Earlier this year Rob Craig was installed as the new moderator of the Presbyterian Church. Today in a frank and open interview Rev Craig tells Eamonn Baker about his life, the tragic death of his baby son and his hopes that the sins of the past can be healed.
“I was born in Magherafelt where my father worked as a civil servant with the Minstry of Labour- “the dole”.
I am the middle one of five children.
We moved to Cookstown when I was about 4, lived in Armagh for 7 years and then moved to Belfast in the mid-60s when I was 11. I had a good stable home, a traditional upbringing, with both parents present, church going every Sunday.
In those days the way it was - If you hadn’t done your shopping by Saturday, you wouldn’t do it ‘til Monday.
Sunday was a quiet day, a day when you didn’t do things, maybe rather than a day you did do things. We never wanted and at the same time we didn’t have everything.
One of my stand-out memories of that time is England’s 1966 World Cup victory with Bobby Moore, Bobby Charlton, Nobby Stiles and me hoping that Jimmy Greaves would get playing as I’m a lifelong Spurs supporter.
In order to catch that vital half-hour extra-time, we delayed picking my sister up after she had flown into Nutts Corner.
I attended Wallace High School in Lisburn and from there went on to Queen’s studying classics, travelling the few miles down the road from our home in Finaghy.
For me the process of wanting to enter the Ministry crystallised in my first year at Queen’s. Personal triggers included the power of friendship with those many good friends I made as part of the youth work of the church.
My family faith was becoming my personal faith. I had the blessing of a church upbringing or to put if differently “ I was brought up “facing the Kingdom”.
I had to choose whether to cross that threshold. Increasingly I found myself thinking that I wanted to use my life in some full-time way in the service of Christ.
In some ways my journey into the ministry was more of a zig-zag for I had and have a global sense of calling.
I travelled to the very populous and less well developed Indian Northern State, Bihar.
I was engaged in literature distribution often in Hindi, as well as street preaching. People were hungry for education, Christian literature was just soaked up. I was there for three years between the ages of 22-25.
I was passionate in this work, very sincere and thoroughly enjoyed this largely carefree time in my life. I didn’t realise how much it had influenced me.
At 25 I went for my theological education to the Union Theological College on Botanic Avenue spending three years there. I was assigned as assistant in Glengormley and finally ordained there too.
It was through the church in Glengormley that I met my wife Karen and we got married in summer of 1985. She too has espoused the sense of ministry.
We have two daughters – Rachel and Hannah who both were born in County Down after I was called to be the minister for the Congregations of Clough and Seaforde in 1985. Rachel is now training to be a solicitor in London. Hannah works as a critical care nurse In Birmingham, specialising in neuro-care.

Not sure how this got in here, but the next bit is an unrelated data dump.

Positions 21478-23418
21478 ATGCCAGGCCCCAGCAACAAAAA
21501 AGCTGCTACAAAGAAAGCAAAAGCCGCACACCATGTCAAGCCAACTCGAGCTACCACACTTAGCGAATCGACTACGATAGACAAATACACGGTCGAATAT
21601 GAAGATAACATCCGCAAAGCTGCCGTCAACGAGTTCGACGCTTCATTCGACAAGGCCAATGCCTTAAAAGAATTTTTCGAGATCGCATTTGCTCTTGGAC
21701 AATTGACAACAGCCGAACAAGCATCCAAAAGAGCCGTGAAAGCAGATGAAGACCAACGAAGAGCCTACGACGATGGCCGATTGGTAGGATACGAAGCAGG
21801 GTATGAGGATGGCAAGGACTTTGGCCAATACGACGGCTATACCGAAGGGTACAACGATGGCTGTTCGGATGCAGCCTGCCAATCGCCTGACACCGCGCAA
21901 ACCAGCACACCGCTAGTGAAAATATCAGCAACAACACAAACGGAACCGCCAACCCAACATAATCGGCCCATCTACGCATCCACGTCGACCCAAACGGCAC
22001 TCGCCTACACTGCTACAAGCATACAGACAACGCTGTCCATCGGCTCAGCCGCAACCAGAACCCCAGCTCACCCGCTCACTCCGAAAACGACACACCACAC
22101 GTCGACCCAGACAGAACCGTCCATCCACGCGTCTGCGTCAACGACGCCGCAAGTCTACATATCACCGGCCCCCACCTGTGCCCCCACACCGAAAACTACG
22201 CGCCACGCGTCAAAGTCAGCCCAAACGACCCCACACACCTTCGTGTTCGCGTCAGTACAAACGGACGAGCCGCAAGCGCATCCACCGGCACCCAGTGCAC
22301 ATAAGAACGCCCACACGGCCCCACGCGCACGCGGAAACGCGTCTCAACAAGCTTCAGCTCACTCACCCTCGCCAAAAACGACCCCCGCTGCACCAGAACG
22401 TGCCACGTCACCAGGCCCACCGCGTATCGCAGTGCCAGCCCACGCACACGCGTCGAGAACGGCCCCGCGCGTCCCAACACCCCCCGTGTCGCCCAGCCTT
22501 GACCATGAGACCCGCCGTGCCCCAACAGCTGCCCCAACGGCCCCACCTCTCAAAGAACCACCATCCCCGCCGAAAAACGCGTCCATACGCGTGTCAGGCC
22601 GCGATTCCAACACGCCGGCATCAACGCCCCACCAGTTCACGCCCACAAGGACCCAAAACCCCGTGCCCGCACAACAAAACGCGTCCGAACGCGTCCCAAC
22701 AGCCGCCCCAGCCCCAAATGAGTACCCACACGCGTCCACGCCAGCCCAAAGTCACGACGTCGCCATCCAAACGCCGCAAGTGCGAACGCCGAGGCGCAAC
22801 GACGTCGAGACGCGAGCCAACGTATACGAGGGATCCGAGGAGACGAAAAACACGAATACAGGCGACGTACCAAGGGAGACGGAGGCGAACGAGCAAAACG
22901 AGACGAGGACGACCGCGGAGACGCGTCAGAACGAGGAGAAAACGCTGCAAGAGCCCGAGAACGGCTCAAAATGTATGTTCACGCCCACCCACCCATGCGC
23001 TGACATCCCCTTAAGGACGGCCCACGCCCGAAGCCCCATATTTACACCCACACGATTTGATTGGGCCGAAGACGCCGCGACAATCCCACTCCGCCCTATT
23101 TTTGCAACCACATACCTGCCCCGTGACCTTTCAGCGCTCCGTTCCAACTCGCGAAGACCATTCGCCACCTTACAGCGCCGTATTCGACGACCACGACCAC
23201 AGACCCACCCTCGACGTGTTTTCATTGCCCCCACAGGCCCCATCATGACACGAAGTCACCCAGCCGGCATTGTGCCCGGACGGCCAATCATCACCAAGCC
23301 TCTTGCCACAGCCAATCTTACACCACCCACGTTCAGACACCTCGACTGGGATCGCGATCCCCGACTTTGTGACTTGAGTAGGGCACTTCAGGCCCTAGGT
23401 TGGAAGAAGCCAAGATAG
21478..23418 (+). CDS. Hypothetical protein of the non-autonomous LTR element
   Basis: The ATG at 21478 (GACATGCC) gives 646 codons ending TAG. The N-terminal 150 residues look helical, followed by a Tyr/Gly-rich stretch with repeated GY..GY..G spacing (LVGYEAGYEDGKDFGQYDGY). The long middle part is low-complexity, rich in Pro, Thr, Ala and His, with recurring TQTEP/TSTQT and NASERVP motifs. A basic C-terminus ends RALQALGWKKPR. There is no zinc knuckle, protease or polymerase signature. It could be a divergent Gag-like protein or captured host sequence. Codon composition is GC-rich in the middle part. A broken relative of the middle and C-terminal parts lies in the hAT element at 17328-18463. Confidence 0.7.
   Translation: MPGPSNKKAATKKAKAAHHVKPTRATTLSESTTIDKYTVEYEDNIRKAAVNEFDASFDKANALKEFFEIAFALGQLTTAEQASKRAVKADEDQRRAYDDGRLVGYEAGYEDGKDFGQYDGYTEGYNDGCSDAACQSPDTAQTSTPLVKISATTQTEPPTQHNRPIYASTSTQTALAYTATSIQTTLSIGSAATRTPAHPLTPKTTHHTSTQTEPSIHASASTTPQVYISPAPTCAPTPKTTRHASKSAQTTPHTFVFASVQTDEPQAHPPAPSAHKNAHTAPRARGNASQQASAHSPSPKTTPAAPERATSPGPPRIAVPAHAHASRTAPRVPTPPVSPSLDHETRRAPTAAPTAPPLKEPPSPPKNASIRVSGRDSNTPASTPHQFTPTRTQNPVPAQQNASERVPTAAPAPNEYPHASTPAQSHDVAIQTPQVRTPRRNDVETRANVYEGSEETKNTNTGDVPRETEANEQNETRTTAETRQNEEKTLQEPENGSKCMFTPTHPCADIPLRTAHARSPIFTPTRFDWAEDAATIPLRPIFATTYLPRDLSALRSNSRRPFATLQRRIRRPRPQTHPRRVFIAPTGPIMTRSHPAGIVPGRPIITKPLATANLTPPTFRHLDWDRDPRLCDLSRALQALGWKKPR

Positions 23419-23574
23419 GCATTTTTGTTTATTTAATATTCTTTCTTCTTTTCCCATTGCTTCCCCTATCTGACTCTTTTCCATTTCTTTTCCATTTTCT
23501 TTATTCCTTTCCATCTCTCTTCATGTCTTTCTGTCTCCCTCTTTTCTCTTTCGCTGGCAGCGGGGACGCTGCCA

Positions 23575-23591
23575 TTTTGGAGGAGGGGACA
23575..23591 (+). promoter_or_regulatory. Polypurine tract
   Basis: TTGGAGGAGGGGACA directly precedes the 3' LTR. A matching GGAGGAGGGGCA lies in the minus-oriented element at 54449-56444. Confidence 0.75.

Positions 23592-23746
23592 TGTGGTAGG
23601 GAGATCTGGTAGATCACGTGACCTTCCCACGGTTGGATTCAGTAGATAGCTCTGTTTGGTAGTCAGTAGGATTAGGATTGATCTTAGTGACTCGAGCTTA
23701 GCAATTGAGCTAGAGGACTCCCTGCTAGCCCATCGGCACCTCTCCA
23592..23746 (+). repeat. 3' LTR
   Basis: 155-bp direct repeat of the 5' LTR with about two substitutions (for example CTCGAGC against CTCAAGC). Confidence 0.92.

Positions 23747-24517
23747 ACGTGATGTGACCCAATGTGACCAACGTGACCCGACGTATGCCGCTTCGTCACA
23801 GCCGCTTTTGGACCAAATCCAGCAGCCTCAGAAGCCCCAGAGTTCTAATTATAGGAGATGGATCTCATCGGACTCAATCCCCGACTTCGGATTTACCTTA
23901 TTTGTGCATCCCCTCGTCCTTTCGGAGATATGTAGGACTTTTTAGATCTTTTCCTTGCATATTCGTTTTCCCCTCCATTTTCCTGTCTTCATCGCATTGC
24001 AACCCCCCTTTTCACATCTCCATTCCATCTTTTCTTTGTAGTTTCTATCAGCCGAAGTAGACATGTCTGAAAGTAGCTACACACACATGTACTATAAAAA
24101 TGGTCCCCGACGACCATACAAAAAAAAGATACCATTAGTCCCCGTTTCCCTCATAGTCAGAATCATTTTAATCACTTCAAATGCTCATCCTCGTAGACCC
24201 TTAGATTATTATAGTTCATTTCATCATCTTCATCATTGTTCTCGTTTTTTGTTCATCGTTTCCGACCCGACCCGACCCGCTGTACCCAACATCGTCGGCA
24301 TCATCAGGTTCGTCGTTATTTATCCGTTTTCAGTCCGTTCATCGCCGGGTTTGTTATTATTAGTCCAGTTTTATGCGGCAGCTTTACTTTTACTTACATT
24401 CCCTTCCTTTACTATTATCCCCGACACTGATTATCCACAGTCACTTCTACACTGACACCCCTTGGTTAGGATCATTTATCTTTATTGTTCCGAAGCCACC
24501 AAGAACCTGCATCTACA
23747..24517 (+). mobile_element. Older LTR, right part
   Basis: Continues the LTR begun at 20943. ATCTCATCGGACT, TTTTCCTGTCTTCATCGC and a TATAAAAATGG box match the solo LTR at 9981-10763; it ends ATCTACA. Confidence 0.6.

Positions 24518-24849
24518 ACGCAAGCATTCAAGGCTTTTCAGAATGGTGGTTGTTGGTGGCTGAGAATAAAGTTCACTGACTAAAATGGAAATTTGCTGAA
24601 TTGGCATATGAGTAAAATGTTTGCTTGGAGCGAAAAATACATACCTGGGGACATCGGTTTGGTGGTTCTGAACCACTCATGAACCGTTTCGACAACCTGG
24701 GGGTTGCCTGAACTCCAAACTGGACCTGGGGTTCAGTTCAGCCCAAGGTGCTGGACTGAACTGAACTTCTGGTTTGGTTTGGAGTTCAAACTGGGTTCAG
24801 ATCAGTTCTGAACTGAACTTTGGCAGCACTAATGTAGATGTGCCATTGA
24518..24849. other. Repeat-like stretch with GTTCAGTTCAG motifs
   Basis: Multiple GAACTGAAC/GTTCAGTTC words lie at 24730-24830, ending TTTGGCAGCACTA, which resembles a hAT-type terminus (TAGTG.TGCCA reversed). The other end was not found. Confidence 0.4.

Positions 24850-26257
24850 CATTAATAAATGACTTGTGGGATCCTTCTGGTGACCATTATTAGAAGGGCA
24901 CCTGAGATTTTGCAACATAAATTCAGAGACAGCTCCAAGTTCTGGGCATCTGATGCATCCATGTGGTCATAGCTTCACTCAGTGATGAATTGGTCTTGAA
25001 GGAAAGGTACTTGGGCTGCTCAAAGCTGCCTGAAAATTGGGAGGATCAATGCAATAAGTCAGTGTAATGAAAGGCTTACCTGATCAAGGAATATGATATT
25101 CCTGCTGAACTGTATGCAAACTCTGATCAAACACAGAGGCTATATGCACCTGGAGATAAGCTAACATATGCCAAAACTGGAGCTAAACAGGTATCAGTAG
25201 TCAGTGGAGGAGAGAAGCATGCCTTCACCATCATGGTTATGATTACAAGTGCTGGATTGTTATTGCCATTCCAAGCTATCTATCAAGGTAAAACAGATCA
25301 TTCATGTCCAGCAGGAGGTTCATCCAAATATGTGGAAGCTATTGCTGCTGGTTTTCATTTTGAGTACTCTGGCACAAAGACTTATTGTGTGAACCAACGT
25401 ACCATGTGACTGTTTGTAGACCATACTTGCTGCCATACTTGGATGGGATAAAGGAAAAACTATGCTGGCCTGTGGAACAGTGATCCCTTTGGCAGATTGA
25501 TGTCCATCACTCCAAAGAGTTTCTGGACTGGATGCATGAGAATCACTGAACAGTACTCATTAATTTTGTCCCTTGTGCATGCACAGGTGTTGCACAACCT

In January 1993 we lost our third child Daniel at birth. We have no special privileges in th rough and rumble of life. Daniel’s loss was such a big blow.
We had to decide to turn the machine off, letting nature take its course. Still, with two happy healthy girls, we are a family who sees the glass half full rather than half empty.
I hope I don’t come over embittered. I feel Daniel’s death has helped make me a better minister. I have had to wrestle with all the questions that people are wrestling with.
The loss of Daniel has made me a little bit more understanding, enabling me to better get alongside people. to be “there” with people…..
People don’t care what you know until they know that you care”.
Core to being a minister is to be alongside families where there is illness, bereavement, shoulder to shoulder.
Moving to rural Clough and Seaforde in 1985 proved a steep learning curve. We were already in the second decade of the Troubles.
I buried a number of people murdered through terrorism. I visited a couple of people in prison who got caught up in terrorism. These were very difficult times in both sides of the community.
Who could prepare you for that type of ministry?
When you’d get a call you didn’t have time to stop and think.
You did what needed to be done, maybe coping with a torrent of anger grief and bitterness.
You became a conduit for people. People could vent,say things and let go.
I could see how things could boil over.
I was trying to rein things in. There was no textbook to teach you.
There were practical things that had to be done. Other professionals came in and did their business … then they were gone.
You’d be back a week later, after the TV cameras had moved on, back a month later, back a year later at the anniversary, back when people had even forgotten the name because things had moved on.
Hundreds of ministers and priests have done this throughout the Troubles.